Shawangunk Runners, and the Keegan Army. There are the Mid-Hudson Road Runners and the
Eastern Dutchess Road Runners in Dutchess County, and, in Orange County, check out the
Orange Runners Club.

After The Leaves Half Marathon

The weather in November was unpredictable. On Nov. 7, runners woke up to run the New
York City Marathon and faced record-high temperatures in the 70s. This, combined with high
humidity, turned their race into a survival trek.

The After the Leaves/Josh Feldt Half Marathon was one week later, and by the start of the race, temperatures were in the mid-40s, nearly ideal for distance running. Heavy rain from a tropical storm led to flooding around Awosting Lake. While setting up the course, I ran through all the flooded areas to make sure everything was safe. I felt a childlike joy splashing through all the “puddles.” There was one spot where the lake and the trail appeared to become one. Many of the runners enjoyed the extra challenge of running through six to nine inches of water.

Taking the top two spots in the race were first-time half-marathoners Lukas Muzila (1:22:09) and Stephen Smith (1:22:44). Coming in third was Brian Larossa with a 1:25:02 clocking. The top
three women were Isabel Present (1:32:24), Rebecca Holton (1:33:39), and Catherine Herne
(1:42:23). Top masters runner (over 40) was 54-year-old Jeff Conston (1:28:31) taking sixth
place overall. In addition, two New Paltz High School teenagers had impressive half-marathon
debuts with top-ten finishes. Mason Eyler finished fifth overall (1:28:06), and Max Hawkins
finished eighth in 1:29:42.

The race had 201 finishers, and the Shawangunk Runners would like to thank Garvan’s
Gastropub in New Paltz for the many gift certificates donated to award winners. In addition,
P&G’s Restaurant once again donated hot soup for all finishers and the new Rabble Rise
Doughnuts in New Paltz provided delicious specialty cookies.

Kingston Turkey Trot History

In the 1980s, I remember Eileen Casey-Pine being the race director for a Turkey Trot 5k that
started at the Community Theater (now UPAC) and was held for two years. The race headed
down Cedar Street and down to Wilbur Avenue and back.

In the early 1990s, George Tomson, the Kingston High Cross Country coach, and Dan Bigelow,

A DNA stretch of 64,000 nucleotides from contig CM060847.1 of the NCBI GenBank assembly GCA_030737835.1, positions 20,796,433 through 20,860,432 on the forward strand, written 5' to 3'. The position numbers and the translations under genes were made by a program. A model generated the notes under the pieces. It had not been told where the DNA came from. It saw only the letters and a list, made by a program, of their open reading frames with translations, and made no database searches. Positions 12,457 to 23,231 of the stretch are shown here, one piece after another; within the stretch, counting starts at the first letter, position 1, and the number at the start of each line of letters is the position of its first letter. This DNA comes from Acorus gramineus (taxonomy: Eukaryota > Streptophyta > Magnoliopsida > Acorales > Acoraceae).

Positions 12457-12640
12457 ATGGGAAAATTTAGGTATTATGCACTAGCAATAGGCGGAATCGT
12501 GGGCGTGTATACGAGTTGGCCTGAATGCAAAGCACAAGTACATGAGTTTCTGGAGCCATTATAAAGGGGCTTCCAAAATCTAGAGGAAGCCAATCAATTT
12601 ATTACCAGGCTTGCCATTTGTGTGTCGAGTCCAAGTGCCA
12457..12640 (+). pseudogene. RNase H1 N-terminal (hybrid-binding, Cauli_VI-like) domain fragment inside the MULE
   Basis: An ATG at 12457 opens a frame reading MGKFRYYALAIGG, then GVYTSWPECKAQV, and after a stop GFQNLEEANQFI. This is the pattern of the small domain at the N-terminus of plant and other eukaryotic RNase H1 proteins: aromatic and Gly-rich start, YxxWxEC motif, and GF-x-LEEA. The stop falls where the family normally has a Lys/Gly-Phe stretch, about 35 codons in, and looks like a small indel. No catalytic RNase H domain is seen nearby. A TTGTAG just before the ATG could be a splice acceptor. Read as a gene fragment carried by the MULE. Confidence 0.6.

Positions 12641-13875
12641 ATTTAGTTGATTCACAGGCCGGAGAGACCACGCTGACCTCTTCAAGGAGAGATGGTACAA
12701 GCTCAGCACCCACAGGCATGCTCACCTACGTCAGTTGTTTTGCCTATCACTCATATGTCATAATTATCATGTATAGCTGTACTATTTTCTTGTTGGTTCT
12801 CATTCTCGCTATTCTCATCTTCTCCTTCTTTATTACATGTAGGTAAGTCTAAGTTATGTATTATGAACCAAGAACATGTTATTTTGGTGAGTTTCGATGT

the principal at J.W. Bailey Junior High, organized a co-ed Turkey Trot relay race out of Dietz
Stadium. It was later moved to the Miller Middle School campus. Over time, Tomson and
Bigelow retired, and the race ended in the late 1990s.

Kingston did not have another turkey trot until the Junior League of Kingston hosted its first one
in 2013. The race was organized as a fundraiser for building a new playground at Forsyth Park.
This year was the 10th annual, and the race had more than 500 registrants for the 5k and nearly
2-mile walk/run. The weather was ideal for running this year, and new course records were set in both the men’s and women’s divisions. Jack Ruske from Boston was the overall winner with a quick 15:56 time. Ruske, a medical school student at Boston University, was in the area visiting his girlfriend’s
family. Taking second and third, respectively, were Kingston High School runners Andrew Lee (16:15) and Tim Leiching (18:28).

Stephanie Diacovo from Kingston ran a fast 17:48 to finish third overall and first for the women. Following Diacovo to the finish line was Kingston High School’s Carla Bautista at 19:29. Taking third was Isabelle Monaghan from Newton, Mass., with a 20:03.

The other day I was driving south on Lucas Avenue and a person was running near the Spring
Lake Firehouse. It was dusk, and night was settling in. The person was wearing dark colors and
running with his back to traffic. When I saw him at the last second, my heart nearly failed. I still
don’t know how I didn’t hit him. Please run against traffic so you can see the headlights of
oncoming vehicles and react. Also, this time of year, be sure to wear bright colors, a headlamp,
reflective clothing, and a vest with flashing lights or reflective material.

I hope to see many of you at upcoming events. First, on Dec. 3, the Mid Hudson Road
Runners Club will host the 41st Pete Sanfilippo Holiday Run, a five-miler in Wappingers Falls.
Then, on Dec. 4, the YMCA of Kingston and Ulster County presents the 39th Reindeer Ramble
5K. Also on Dec. 4, the Orange Runners Club will host its annual Jingle Jog 4 Miler in
Middletown. Finally, to finish the year, the Onteora Runners Club’s legendary Viking Run six
miler in Rosendale is on Dec. 31.

Steve Schallenkamp has been active in area running circles since 1966 as a runner, race director, volunteer and coach. He is a member of the Onteora Runners Club and president of the Shawangunk Runners Club.